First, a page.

Are you an early bird writer or night owl? And do you have any must haves like coffee, chocolates, wine, music or something else?
I’m both. What I am not is an afternoon writer. At that time, I am only ready for a nap. I love writing with classical music playing in the background and I almost always have coffee or whisky close at hand and sometimes a cigar.
Do you have complete control over your characters or do they ever control you?
I like to think I start out in control. I have an idea of where I want the story to go, but once they get on paper they tend to take over the story. That is when they have the control and I’m not sure I ever get it back.
What do you know now that you wish you’d known five years ago?
To just do it. Write. I hemmed and hawed so much and wasted so many years because of my fear or the myriad of excuses that I came up with for not writing that if I had just sat down and put pen to paper, I would be well ahead of the game by now. The only way you become a writer is by writing. Don’t listen to the naysayers, even when that person is you.
Have you ever played a practical joke on a friend? Ever had one played on you?
I used to work for a pizza delivery company and we were playing jokes on each other all of the time. I even did a blog post about it on the Mess a few months ago entitled the Practical Joke Goes On. We keep playing them, because we don’t want to be the last person it was played on. We want to laugh at someone else the way everyone laughed at us. It kept us from going crazy, I think. We do it within the family, as well, and our closest friends. You have to have a sense of humor to make it through life and sometimes those practical jokes remind you to laugh, even at yourself.
What are the most important traits you look for in a friend?
Honesty and loyalty, which I suppose you could sum up as trust. Furthermore, they need the ability to laugh and relax. I want someone who will stand by me as I stand by them. We have a close-knit group of friends who believe in living life and allowing the drama to remain in my stories. We support each other in their dreams and keep a positive outlook no matter what. It’s important to surround yourself with people who are going to encourage you to be the best person you can be and not discourage you as you press forward.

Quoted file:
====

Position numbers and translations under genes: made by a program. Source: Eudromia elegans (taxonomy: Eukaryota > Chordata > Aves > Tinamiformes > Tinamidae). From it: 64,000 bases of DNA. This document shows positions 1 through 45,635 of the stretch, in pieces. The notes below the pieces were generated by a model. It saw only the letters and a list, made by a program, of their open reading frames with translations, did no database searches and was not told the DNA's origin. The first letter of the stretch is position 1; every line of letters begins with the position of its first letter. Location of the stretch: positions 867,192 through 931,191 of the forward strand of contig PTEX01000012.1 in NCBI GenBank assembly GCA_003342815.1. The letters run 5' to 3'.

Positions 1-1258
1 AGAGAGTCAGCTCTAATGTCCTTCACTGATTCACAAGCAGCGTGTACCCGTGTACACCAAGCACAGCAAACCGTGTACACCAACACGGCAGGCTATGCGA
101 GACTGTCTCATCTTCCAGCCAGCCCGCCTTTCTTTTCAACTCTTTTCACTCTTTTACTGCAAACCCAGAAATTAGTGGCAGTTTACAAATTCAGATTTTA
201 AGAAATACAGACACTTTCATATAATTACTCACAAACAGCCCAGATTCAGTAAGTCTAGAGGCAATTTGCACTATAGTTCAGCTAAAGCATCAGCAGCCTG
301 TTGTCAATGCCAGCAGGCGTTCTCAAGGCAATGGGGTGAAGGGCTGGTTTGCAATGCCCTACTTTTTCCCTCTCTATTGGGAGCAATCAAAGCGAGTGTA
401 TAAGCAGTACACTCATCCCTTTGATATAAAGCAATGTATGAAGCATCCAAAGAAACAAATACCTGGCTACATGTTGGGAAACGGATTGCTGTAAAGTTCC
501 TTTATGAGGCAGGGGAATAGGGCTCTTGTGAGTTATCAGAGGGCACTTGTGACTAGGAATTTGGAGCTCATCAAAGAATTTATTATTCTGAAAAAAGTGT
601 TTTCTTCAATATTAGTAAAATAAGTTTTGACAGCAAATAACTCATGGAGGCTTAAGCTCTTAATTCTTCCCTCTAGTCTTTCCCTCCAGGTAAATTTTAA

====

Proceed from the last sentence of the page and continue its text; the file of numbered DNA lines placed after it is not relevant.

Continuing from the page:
Care to brag about your family?
I could always brag about my family. We are a unique bunch, the girls and I and all of our kids. We have the greatest group of children, each successful and strong in their life pursuits and character. Two are at college, one is doing awesome in his career and teaching at a college, one is married and active in his church, another is about to begin school while working here in town, and the 8 year-old is active enough to keep me in shape and on my toes. The girls are all leaders in their workplaces and careers and have done a great job at keeping me from looking like a fool on paper as they fill the role of editors-in-residence. We have been blessed with an abundance of love that seems to surround all who come around us. We take trips together and enjoy being around each other. My family is my Heaven on Earth and I wouldn’t be able to accomplish half of what I have without them.
Do you have any guilty pleasures?
I never feel guilty about my pleasures. I think I’ve earned them. However, some of the things I enjoy that others may rail about would be my enjoyment of cigars and scotch. I also love a strong cup of coffee. Oh, and Reese’s Cups. Those are my absolute favorite and I cannot settle for just the two in a pack. I need more. Lots more.
What are three things you think we can all do to make the world a better place?
First would be to allow people to live the way they want to live, whether you believe in it or not. As long as they aren’t doing anything to hurt you, why would it matter how they choose to love or live? Second, everyone needs to do their part. This goes back to my answer about lazy people. We can all do something and we should each do what we can. And finally, see the heart of people and not the exterior. See beyond race, culture and gender; beyond sexual orientation and lifestyle, to the genuine nature of each individual and judge them by that. Sounds like I’m running for Miss America, huh? I just think if people focused on their own lives instead of other people’s, the world would be a much happier place.